The UK has always been a leader in harm reduction. In 1926, the Ministry of Health concluded that drug addiction was an illness that should be treated by doctors, sometimes with a minimal dose of drugs in order to prevent withdrawal symptoms.

When AIDS came to the UK in the 80s, the first government campaign on HIV infection among injection-drug users encouraged safer drug practices.

The idea of harm reduction for smoking tobacco has been around for years. In 1976, Professor Michael Russell wrote: “People smoke for nicotine but they die from the tar.” So why, 40 years later, is the topic of how to avoid exposure to the harmful chemicals in tobacco still being debated?

A quick recap of the debate

We’ve blogged about e-cigarettes before, answering some common questions and rebutting a number of misleading media reports of new evidence.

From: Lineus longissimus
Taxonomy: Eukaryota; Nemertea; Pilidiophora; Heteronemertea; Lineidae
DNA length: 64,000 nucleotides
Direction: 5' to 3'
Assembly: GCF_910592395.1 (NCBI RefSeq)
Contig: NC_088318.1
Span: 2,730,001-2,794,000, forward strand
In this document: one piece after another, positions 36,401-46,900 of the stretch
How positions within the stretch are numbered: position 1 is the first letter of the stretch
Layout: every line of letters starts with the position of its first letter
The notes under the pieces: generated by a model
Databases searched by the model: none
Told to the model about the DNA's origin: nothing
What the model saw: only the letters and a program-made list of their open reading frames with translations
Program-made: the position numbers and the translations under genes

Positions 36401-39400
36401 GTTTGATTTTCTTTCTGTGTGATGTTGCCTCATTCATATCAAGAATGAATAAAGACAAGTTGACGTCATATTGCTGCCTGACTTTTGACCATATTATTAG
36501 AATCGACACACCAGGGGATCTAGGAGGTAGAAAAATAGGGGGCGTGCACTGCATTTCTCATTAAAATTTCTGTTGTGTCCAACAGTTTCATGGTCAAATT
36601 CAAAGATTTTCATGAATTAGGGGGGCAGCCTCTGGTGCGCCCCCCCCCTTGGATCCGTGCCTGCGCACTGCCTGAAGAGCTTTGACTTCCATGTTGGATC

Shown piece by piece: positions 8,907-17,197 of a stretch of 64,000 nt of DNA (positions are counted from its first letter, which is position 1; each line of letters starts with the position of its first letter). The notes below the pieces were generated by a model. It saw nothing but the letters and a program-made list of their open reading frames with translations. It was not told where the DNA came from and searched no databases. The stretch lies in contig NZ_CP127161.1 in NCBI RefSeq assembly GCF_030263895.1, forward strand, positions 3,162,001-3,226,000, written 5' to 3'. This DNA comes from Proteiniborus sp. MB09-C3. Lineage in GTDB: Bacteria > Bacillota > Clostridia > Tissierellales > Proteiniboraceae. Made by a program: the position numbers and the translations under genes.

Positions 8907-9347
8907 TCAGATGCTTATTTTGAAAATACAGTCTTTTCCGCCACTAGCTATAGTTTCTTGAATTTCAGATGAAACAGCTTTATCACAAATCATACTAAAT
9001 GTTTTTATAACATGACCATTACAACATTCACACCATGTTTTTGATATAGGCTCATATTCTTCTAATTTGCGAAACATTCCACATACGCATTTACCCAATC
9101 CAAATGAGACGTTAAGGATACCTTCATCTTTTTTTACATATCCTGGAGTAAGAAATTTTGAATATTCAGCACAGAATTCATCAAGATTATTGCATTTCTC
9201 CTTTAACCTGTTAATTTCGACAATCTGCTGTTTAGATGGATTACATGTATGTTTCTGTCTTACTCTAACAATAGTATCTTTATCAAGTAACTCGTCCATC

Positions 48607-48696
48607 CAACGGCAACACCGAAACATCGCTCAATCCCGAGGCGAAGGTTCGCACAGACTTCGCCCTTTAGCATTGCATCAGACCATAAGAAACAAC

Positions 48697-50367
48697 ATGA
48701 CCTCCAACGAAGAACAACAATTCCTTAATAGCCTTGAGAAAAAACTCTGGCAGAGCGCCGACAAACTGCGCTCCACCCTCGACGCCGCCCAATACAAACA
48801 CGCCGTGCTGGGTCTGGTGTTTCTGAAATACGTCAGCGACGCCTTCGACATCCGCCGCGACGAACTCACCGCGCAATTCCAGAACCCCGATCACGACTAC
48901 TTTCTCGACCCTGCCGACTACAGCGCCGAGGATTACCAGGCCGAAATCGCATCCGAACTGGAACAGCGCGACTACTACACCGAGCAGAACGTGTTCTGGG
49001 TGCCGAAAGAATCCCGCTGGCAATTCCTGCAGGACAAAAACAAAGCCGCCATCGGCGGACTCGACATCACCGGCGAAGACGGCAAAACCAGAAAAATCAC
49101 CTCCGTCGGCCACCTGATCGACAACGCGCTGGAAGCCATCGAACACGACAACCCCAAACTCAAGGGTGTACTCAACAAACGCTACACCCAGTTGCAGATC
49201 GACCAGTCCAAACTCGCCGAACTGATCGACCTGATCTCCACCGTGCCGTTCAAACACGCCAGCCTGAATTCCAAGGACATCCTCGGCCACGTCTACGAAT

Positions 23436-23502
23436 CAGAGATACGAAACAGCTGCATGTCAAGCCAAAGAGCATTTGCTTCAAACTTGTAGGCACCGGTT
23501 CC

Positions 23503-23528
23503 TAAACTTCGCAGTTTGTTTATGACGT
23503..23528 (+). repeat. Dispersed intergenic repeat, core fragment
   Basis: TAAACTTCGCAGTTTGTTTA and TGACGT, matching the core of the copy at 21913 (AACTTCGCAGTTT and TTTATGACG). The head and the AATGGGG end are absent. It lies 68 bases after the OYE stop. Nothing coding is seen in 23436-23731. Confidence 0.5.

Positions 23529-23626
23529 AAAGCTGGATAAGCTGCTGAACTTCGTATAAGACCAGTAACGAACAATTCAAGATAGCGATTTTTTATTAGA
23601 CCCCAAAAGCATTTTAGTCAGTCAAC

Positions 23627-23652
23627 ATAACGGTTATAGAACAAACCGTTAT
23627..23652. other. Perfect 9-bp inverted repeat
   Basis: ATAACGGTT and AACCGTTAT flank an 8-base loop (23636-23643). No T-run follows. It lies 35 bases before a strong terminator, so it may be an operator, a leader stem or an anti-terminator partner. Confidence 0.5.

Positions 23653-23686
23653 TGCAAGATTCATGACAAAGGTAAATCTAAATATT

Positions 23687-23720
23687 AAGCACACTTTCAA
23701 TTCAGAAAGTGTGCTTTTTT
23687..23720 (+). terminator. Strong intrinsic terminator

The danger of nicotine was one of the main concerns raised in the Surgeon General’s report. But although nicotine is addictive and has some known harms, it doesn’t cause smoking-related diseases, such as cancer and heart disease. There’s also a common misconception that you can overdose on nicotine using e-cigarettes. But you are in no danger of poisoning yourself, nor have there been any cases of overdose from inhaling the nicotine-containing fluid that an e-cigarette vaporises, known as e-liquid.

And unlike second-hand smoke from cigarettes – which is known to cause cancer – there’s no good evidence that second-hand e-cigarette vapour is dangerous to others.